The realization that there truly are no “grown-ups” in life brings a mixture of resentment and relief. You think about the last decade of your life and wish you could go back and give yourself a good, hard slap across the face. Coffee and wine become the staples of your life. You begin to react to the shortcomings of others with a little more softness than you did ten years ago. You’re too tired to put the social mask on for people – not that it would do you much good –  you can’t even find it anymore. You suspect that it’s buried under all that crap in your garage. You treasure the people who really know you (that means all the folks who don’t judge you because your garage is such a damn mess). You’ve stopped eating food that has fallen on the floor, since you want to set an appropriate example for your children (and husband). You think a lot about the people who raised you. You see them in a new light. You catch yourself saying or doing something that reminds you of your mother. You call her – even though it’s not Christmas, Mother’s Day or her birthday.



No longer pre-occupied with crafting a social image, finding love, procreating or being at the top of the work totem pole, one of the greatest offerings of this decade, I am thrilled to be learning, is the ability to simply enjoy being alive. By this stage many of us have made peace, in one form or another, with our families of origin. Accepting our own imperfections has made room in our hearts for the imperfections of others. This is a decade for purging –unused housewares, outgrown children’s items, the collection of garden gnomes you never used (Hey, is that the garage floor?!?!) and the negative emotional baggage you’ve been carrying around –all of it is no longer needed and gladly discarded. A newly acquired appreciation for quiet has taken root. I find myself seeking solace on the front porch, back deck, a walk alone … I am learning the value of enjoying my own company.  Accomplishments are lovely but no longer mandatory requirements for contentment.

My social circle has narrowed, yet at the same time, it has grown richer. I look around at all the things that make up the core of my life – marriage, parenting, teaching, writing – and realize that none of these things defines who I am, but rather the people and the things I love. I define who I am with my thoughts, words and actions. One of the most delightful symptoms of growing older, I am coming to realize, is the healthier and richer relationship that I am beginning to form with myself. The best part about it is watching it spill over into my relationships with others. And, most surprising of all, when I find myself inclined to socialize and enjoy an evening of entertainment with others, it is often the company of my siblings that I enjoy the most. There is much to be said for the comfort that is drawn from being in the company of others who share not only your DNA but also the same warped sense of humor. Neurosis is best enjoyed when you don’t have to explain it to others. Realizing that a little dirt won’t kill me, I’ve developed a systematic approach to food drops: the five-second rule may apply only to dried goods such as crackers and unpeeled produce. Foods such as meat, soft cheeses, yogurt and poutine require an immediate “cut my losses” response and get tossed. And it goes without saying that spilled wine gets soaked up with a paper towel and squeezed back into the glass, obviously.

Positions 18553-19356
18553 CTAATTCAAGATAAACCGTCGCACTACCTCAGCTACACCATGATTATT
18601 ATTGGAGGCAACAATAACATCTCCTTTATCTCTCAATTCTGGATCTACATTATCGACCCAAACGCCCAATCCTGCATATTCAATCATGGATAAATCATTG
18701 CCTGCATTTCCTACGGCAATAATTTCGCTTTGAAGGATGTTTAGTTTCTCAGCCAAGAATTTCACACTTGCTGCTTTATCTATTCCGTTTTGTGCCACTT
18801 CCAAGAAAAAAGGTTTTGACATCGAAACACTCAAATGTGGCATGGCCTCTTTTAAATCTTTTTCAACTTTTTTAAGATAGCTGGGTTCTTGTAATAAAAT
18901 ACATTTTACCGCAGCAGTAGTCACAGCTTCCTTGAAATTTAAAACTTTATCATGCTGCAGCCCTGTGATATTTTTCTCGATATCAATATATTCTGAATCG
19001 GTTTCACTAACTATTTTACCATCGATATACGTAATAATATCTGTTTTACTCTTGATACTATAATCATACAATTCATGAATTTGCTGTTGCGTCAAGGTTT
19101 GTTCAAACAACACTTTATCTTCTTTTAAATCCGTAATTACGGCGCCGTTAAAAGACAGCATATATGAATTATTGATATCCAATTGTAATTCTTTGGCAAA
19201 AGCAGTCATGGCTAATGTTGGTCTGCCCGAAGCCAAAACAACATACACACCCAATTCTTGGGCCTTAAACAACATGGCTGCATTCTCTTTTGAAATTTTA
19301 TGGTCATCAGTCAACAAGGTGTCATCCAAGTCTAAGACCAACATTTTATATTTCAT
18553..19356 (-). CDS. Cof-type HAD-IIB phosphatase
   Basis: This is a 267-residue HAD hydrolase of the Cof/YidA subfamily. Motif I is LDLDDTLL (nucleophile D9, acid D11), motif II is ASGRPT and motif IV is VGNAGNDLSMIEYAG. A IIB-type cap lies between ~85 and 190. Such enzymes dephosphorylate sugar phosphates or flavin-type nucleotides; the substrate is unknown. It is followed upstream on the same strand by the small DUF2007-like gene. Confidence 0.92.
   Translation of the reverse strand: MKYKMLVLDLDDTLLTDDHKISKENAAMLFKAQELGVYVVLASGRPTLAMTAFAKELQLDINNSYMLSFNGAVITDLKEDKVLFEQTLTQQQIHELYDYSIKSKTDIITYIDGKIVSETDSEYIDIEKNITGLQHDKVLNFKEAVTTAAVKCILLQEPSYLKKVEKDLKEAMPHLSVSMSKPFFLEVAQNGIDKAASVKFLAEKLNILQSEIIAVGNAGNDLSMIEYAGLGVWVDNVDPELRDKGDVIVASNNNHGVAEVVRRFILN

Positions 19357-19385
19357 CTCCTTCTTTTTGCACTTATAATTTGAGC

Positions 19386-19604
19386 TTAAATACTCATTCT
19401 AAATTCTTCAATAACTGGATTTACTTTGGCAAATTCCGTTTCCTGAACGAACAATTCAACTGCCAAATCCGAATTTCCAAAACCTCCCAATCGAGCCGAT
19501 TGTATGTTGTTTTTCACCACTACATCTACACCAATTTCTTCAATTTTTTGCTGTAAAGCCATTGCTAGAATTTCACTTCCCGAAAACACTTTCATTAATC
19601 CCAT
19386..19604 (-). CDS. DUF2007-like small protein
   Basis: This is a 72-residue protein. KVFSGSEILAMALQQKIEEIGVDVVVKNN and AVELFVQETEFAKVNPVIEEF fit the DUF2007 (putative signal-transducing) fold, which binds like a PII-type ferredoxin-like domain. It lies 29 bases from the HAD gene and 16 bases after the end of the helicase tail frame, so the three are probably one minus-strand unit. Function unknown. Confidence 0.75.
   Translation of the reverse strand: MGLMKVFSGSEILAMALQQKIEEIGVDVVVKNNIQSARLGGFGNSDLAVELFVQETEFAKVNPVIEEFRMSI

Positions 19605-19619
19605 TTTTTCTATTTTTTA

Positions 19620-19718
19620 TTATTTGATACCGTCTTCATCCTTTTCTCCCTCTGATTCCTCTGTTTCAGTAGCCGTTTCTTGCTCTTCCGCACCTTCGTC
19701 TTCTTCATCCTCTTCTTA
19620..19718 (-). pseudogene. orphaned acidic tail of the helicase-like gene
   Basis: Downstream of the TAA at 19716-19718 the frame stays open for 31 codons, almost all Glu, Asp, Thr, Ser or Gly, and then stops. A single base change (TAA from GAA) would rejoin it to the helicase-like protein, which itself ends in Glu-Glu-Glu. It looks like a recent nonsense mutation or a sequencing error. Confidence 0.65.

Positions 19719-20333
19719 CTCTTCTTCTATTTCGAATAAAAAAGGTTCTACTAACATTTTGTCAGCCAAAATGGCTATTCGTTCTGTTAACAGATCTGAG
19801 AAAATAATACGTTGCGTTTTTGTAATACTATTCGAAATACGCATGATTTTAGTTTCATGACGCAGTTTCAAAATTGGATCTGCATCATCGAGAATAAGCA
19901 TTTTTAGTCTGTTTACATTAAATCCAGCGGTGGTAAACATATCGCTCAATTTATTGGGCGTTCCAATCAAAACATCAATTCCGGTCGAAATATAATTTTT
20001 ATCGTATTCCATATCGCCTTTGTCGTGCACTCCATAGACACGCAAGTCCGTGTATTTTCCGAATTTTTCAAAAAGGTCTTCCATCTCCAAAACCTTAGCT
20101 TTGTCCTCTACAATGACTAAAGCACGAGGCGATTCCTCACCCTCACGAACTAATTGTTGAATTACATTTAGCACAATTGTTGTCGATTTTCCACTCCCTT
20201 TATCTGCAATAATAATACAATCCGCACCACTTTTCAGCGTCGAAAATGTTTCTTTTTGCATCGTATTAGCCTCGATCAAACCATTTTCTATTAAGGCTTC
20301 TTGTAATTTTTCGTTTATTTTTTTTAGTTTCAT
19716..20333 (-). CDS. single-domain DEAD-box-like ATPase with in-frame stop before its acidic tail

In the end, I suppose I can conclude by saying that although age may not necessarily bring wisdom, it does bring peace. True contentment is not something that is reserved for the very young or the newly retired. It is something that is cultivated gradually, over time, surpassing the milestones and the five seconds that it takes to evaluate food that has fallen on the floor.